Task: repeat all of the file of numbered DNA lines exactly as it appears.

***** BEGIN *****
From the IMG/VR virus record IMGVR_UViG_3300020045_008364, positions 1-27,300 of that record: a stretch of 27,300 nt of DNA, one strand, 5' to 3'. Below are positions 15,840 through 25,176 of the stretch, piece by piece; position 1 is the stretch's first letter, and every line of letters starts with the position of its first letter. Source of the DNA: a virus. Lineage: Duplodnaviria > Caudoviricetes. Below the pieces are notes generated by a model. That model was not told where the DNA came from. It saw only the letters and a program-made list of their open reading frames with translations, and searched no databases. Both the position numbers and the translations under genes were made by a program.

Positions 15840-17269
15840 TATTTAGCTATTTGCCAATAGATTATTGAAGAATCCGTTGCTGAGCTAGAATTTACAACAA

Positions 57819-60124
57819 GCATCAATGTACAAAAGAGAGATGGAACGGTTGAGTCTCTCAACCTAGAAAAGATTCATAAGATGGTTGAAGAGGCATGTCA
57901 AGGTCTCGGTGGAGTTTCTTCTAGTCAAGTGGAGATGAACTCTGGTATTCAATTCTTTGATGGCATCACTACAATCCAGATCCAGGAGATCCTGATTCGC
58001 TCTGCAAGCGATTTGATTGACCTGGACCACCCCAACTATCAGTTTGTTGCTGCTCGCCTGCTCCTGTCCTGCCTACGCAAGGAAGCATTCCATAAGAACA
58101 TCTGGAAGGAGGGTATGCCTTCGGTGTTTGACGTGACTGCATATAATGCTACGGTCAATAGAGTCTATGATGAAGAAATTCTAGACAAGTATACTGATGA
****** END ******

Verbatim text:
From the IMG/VR virus record IMGVR_UViG_3300020045_008364, positions 1-27,300 of that record: a stretch of 27,300 nt of DNA, one strand, 5' to 3'. Below are positions 15,840 through 25,176 of the stretch, piece by piece; position 1 is the stretch's first letter, and every line of letters starts with the position of its first letter. Source of the DNA: a virus. Lineage: Duplodnaviria > Caudoviricetes. Below the pieces are notes generated by a model. That model was not told where the DNA came from. It saw only the letters and a program-made list of their open reading frames with translations, and searched no databases. Both the position numbers and the translations under genes were made by a program.

Positions 15840-17269
15840 TATTTAGCTATTTGCCAATAGATTATTGAAGAATCCGTTGCTGAGCTAGAATTTACAACAA

Positions 57819-60124
57819 GCATCAATGTACAAAAGAGAGATGGAACGGTTGAGTCTCTCAACCTAGAAAAGATTCATAAGATGGTTGAAGAGGCATGTCA
57901 AGGTCTCGGTGGAGTTTCTTCTAGTCAAGTGGAGATGAACTCTGGTATTCAATTCTTTGATGGCATCACTACAATCCAGATCCAGGAGATCCTGATTCGC
58001 TCTGCAAGCGATTTGATTGACCTGGACCACCCCAACTATCAGTTTGTTGCTGCTCGCCTGCTCCTGTCCTGCCTACGCAAGGAAGCATTCCATAAGAACA
58101 TCTGGAAGGAGGGTATGCCTTCGGTGTTTGACGTGACTGCATATAATGCTACGGTCAATAGAGTCTATGATGAAGAAATTCTAGACAAGTATACTGATGA